The Prime Minister has promised an extra £25m for the UK's relief efforts on Caribbean islands hit by Hurricane Irma.
Theresa May revealed the cash increase at Prime Minister's Questions on Wednesday, with the new funding to come on top of the £32m already promised to help the devastated region.
She said the UK had delivered a "speedy" response to the deadly storm, despite criticism of ministers' sluggish reaction.
The announcement came after Boris Johnson spoke of Britain's "duty" to Caribbean islands hit by "hellish" Irma, during his visit to Anguilla and the British Virgin Islands.
Speaking to Sky News' Foreign Affairs Editor Sam Kiley on an aid flight to the region, alongside Royal Marines and medics, Mr Johnson dismissed suggestions his visit was a PR stunt: "This has been long-planned ever since the hurricane broke.
"They've never seen anything like it for 150 years.
"People don't realise that these are British people, these are British islanders and we have a duty to them."
On his arrival in Anguilla on Tuesday, which he will tour on Wednesday before travelling to the British Virgin Islands, Mr Johnson said it was "clear this place has been through an absolutely hellish experience".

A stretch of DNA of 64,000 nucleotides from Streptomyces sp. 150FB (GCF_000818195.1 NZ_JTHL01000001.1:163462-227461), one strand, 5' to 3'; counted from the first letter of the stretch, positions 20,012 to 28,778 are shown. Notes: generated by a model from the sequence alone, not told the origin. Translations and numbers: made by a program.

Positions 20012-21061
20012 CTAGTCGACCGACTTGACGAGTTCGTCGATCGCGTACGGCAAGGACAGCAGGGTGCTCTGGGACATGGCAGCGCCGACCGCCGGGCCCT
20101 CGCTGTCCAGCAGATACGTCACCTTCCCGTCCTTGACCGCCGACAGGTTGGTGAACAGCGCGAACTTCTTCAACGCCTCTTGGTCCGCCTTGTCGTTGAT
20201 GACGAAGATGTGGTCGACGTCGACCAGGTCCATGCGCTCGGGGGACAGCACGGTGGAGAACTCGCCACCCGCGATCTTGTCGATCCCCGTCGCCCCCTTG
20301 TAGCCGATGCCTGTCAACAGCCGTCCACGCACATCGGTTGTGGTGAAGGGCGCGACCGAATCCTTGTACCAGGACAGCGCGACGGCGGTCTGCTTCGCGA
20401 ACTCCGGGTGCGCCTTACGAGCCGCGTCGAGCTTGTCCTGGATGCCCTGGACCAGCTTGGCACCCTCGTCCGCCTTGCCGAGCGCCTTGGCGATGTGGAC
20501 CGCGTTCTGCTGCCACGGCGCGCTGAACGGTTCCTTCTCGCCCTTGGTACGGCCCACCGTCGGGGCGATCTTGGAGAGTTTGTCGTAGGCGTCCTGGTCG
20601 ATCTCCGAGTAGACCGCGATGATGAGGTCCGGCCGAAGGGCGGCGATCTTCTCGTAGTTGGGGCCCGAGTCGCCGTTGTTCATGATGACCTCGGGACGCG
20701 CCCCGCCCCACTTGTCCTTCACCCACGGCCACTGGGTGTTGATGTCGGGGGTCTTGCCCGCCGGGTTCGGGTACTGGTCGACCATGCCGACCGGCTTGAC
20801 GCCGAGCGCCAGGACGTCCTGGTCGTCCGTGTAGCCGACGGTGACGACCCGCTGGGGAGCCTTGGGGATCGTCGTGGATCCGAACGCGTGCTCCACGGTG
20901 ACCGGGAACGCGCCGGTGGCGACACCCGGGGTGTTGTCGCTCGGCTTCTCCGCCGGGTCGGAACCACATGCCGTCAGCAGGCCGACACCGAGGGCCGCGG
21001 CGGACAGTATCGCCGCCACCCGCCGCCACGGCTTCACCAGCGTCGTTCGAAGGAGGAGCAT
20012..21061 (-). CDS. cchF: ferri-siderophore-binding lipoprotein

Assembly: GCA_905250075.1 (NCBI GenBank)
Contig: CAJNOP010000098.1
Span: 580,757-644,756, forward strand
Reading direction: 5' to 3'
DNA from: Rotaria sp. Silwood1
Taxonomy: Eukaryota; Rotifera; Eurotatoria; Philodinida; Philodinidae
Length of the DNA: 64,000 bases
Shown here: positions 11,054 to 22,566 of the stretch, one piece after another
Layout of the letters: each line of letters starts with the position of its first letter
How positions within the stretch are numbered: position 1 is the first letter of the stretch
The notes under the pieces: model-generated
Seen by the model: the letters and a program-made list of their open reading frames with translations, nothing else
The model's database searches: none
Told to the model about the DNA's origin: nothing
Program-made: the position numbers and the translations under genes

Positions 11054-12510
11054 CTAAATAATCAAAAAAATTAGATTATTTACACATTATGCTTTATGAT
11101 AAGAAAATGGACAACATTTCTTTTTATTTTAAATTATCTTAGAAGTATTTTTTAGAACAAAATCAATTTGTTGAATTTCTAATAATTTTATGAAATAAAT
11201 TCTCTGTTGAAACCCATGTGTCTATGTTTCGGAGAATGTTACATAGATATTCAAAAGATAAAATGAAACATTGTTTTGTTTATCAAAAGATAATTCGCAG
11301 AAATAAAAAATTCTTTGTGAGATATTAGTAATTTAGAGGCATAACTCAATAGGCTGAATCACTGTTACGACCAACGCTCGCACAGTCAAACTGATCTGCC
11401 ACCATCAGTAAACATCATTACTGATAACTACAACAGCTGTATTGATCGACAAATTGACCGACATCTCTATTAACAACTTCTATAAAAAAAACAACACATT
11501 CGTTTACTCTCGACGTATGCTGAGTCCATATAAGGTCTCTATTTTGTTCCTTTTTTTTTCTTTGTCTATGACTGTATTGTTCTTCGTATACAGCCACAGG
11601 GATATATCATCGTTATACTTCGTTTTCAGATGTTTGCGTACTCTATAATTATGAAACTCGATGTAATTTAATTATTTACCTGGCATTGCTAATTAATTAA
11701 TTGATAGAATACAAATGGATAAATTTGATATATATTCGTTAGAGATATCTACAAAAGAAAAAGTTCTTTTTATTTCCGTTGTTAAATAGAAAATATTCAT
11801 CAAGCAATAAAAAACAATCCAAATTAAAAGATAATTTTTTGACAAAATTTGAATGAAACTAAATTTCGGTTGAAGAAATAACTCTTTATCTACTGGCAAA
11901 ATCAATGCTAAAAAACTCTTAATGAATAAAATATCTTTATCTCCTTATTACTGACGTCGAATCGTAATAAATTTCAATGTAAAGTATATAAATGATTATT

Work is needed to fully restore power as well as the island's hospital, airport and schools.
The Foreign Secretary's visit was praised by Anguillan chief minister Victor Banks, who said it "sends a very positive signal to Anguillians that the British are serious about their response".
Mr Banks revealed the UK Government had "responded within hours of the passage of the storm", adding: "By midday the next day, the Royal Navy was here with a ship."
But he claimed the funds being offered by the UK were "not going to be sufficient" to rebuild his island, a cost he estimated could top $1bn (£751m).
The Royal Navy's flagship HMS Ocean left Gibraltar on Tuesday and will arrive in the Caribbean in around 12 days, laden with pickup trucks and more than 200 pallets of aid including timber, buckets, bottled water, food, baby milk, bedding and clothing.
More than 1,000 troops have been sent, with looting a key priority.
After passing through the Caribbean, Irma travelled north to Florida.
Early estimates suggest a quarter of homes in Florida Keys, where Irma first made landfall in the US, were destroyed.
President Donald Trump is due to visit Florida on Thursday.
King Willem-Alexander of the Netherlands and French President Emmanuel Macron have both visited their countries' respective Caribbean territories.
At least 37 people were killed in the Caribbean, with 12 dead in Florida, four killed in South Carolina and two in Georgia.